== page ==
Calhoun County's own Gary Buchannon was caught lying again at the 2000
Vandalia Gathering, held at the State Capitol Complex in Charleston.
You may read Gary's "story" below and judge for yourself.|
Reprinted from Goldenseal Magazine
Spring 2001 Edition
Liars Contest Gary Buchannon (Third Pace Winner)
Howdy, you all, I'm sure glad that I'm here, and I'm sure glad you're
here, too. I'm pretty glad they
got this West Virginia air-conditioning going, ain't you? Don't worry
about what this fellow told you
my name was because I lied to him.
I'm going to tell you something here today that's going to be very
sad. So, if you all want to get out
your hankies now just go ahead because it's terrible. I'll wait on
I raise hogs. Anybody else out here raise hogs? Well, if you did,
you'd know me because I raise
the best hogs in the whole state of West Virginia. The reason I raise
such good hogs is cause I treat
them so nice.
Well, I don't keep them penned up in the barn. I don't even have a
small pen for them. I got a
gigantic plot for them to run in. It's an acre, it's two acres, it's
probably five acres big for all these
hogs to run in. And they can go out in the woods and lay down if they
want to. They can come in
and get cool. They can lay in the sun. They can make a big wallow.
They can do anything they
want and that's why they're the best hogs in the whole state of West
Two years ago, I took a couple of these hogs down there to the State
Fair, and I won every
medal, every ribbon, every award there was there at the State Fair.
If you see Governor
Underwood, you ask him. If he says he don't remember, well, you know
there ain't nothing worse,
especially in the State of West Virginia, than an honest politician.
I was going to take a couple more of them hogs down there last year,
but...here comes the sad
part...they all died. You don't think that's sad, all my hogs dying?
Well, you're not going to believe
There in Calhoun County where I live, I have this little farm and we
have some of the strangest
weather last summer you ever seen anywhere. Well, it just wasn't in
Calhoun County. It was just
on our farm. Well, no, it wasn't just on our farm, either. It was
just on that hog lot. How big did I
say that hog lot was? Just on that five acre hog lot. One day,
daylight to dark it would rain. Now,
not one of them flooding, toad-strangling rains like you get
sometimes, just a nice gentle rain all day
long. And, durned, if the next day at sun up, the sun would come out
bright, not a cloud in the sky
and the sun would shine all day long. It would get 80, or 90, or it
would be 100 degrees them
days. One day it would rain and the next day it would be sun. It just
went on and on and on, all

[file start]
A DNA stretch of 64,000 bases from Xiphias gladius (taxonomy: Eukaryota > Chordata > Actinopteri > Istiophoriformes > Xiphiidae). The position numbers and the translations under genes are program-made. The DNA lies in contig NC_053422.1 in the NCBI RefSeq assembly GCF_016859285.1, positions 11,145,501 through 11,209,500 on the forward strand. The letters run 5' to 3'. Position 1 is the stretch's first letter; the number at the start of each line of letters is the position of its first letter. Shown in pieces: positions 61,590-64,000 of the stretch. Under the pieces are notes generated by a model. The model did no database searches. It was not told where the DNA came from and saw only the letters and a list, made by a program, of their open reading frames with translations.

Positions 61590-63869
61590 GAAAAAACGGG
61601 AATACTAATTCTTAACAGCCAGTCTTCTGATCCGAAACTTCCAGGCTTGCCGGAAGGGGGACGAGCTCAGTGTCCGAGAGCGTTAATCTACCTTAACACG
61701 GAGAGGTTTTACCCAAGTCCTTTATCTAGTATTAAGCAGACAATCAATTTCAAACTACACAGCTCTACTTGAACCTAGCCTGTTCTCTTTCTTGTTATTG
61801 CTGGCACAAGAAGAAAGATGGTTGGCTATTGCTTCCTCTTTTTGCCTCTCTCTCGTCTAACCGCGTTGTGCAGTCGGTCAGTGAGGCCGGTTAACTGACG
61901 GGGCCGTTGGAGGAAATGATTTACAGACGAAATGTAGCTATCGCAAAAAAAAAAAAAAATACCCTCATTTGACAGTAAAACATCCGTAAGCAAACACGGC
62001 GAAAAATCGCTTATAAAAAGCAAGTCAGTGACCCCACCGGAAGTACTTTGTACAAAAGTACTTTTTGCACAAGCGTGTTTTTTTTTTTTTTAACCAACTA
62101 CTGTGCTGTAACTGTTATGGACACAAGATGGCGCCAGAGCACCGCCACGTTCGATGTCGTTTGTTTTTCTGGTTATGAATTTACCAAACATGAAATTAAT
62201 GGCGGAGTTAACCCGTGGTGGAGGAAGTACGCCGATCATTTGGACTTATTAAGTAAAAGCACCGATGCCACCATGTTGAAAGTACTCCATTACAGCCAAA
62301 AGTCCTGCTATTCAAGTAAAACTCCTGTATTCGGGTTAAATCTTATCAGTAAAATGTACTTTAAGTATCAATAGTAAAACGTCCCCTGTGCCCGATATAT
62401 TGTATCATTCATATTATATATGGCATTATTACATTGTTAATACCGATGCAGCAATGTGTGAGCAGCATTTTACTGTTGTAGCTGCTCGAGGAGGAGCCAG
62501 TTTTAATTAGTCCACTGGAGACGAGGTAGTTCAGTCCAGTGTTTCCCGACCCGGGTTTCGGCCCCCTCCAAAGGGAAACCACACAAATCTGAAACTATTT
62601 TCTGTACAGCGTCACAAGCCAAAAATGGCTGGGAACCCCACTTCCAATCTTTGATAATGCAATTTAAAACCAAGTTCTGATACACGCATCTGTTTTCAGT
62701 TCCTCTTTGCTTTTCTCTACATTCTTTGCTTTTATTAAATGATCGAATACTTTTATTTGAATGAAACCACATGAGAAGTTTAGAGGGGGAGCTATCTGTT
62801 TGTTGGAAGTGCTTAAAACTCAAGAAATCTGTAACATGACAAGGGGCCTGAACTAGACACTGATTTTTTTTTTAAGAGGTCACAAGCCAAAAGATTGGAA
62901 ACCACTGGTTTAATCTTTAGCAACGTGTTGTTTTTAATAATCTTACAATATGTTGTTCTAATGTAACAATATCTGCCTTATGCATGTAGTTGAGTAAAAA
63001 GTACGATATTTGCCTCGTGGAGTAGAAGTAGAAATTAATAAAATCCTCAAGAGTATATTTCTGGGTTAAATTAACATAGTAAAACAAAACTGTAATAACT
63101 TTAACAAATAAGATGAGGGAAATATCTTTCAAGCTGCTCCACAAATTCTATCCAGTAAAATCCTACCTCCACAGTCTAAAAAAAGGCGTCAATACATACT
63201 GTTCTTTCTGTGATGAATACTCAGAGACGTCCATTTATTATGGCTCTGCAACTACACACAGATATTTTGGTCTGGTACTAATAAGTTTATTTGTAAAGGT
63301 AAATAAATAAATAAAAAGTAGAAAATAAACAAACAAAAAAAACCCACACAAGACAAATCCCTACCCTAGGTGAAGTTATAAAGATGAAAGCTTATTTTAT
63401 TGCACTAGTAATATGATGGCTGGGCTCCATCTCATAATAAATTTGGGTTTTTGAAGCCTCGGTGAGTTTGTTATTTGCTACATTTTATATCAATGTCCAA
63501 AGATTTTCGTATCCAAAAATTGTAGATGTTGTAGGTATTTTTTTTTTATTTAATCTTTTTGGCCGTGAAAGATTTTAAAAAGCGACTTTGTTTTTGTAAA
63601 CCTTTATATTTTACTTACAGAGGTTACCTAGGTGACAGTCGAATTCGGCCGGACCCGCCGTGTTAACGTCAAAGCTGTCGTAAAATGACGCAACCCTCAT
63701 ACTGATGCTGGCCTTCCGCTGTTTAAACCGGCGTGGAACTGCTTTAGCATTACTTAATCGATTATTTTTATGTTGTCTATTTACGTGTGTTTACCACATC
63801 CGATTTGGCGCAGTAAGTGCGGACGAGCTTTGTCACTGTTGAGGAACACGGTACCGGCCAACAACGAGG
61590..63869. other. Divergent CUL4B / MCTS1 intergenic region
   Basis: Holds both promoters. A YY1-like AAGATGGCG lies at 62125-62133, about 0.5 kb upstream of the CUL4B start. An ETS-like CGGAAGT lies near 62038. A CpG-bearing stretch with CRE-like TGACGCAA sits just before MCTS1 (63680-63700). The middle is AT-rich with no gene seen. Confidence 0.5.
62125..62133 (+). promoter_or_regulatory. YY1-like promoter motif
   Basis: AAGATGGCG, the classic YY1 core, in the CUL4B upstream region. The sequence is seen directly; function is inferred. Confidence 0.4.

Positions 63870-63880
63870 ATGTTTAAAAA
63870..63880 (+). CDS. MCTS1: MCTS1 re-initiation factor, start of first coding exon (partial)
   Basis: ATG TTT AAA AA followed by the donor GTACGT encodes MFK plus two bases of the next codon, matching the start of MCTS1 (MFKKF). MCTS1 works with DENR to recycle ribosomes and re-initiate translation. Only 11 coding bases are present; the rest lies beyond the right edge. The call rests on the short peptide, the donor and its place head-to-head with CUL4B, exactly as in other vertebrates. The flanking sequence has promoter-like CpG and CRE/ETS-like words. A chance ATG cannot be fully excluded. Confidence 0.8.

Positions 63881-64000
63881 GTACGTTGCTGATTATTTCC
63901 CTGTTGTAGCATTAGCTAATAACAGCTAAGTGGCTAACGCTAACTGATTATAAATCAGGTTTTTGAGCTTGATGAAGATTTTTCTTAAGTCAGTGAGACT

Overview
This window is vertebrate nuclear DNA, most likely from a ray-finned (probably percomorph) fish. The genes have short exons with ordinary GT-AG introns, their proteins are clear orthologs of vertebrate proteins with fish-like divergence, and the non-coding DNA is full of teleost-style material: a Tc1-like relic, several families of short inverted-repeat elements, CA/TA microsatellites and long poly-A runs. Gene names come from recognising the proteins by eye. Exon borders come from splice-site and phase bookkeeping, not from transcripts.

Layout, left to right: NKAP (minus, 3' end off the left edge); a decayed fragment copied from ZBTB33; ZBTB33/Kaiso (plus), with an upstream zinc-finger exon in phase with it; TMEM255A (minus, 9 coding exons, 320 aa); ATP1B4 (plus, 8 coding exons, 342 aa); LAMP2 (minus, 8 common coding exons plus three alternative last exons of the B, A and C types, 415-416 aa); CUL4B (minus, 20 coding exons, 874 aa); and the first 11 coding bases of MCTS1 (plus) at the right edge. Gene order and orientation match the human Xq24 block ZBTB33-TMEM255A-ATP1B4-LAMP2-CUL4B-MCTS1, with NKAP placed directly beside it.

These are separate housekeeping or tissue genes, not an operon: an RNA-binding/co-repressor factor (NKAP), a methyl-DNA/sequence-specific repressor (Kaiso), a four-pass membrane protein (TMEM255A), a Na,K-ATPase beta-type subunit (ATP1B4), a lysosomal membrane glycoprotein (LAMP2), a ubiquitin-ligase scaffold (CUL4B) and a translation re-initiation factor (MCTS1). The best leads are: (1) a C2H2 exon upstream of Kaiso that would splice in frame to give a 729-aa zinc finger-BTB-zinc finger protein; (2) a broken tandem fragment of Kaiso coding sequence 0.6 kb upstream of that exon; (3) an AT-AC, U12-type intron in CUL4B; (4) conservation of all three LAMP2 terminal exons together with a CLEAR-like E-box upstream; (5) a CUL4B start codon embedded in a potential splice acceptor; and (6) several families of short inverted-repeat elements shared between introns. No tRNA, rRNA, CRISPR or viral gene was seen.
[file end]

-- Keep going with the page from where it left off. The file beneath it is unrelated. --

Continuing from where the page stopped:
summer like that, rain and sun, rain. Just on that hog lot, now.
I noticed one day them hogs was all getting just a little ball of mud
on the ends of their tails. Now,
in Calhoun County, we got red clay mud. When it bakes, it bakes hard.
I didn't think nothing of it
because I figured them hogs would get around on it.
Then I noticed them balls starting to get bigger. One day I went out
there and there was a ball on
the tail of one of them hogs must of been as big as a softball. So, I
took that hog in the barn, and I
put that ball of mud up on an anvil and I hit it with a sledgehammer.
It didn't even bust it. As a
matter of fact, it probably broke...yeah, it did. It broke the handle
- brand new oak handle - right
out of my sledgehammer.
And I didn't know what to do. So I started calling people. I called
down here at Charleston. You
might as well call anyplace else as to call down here and ask for
some information, I can tell you
And the balls of mud on them hog's tails just kept getting bigger and
bigger and bigger every other
day. And I was at a loss as to what to do. When I was down at the
State Fair, I met some people
from all the world. Did I tell you them hogs was the best hogs in all
the world? Okay, I just wanted
to make sure I got that cleared.
Now, I started calling all over the world to get information on how
to save these poor hogs, and
them balls of mud just kept getting bigger and bigger and bigger. One
day I went out there and they
was the size of a, well, basketball. No, not a basketball, they was
as big as a bushel basket. And I
didn't know what to do. The next morning when I got up, I went
outside and every one of them
hogs was dead. You don't think that's sad, do you?
Well, let me tell you what happened. Them balls of mud got so big
that it stretched the skin on
them hog's bodies so tight that it pulled their eyelids right open
and every one of them hogs died
from lack of sleep. And that's the truth!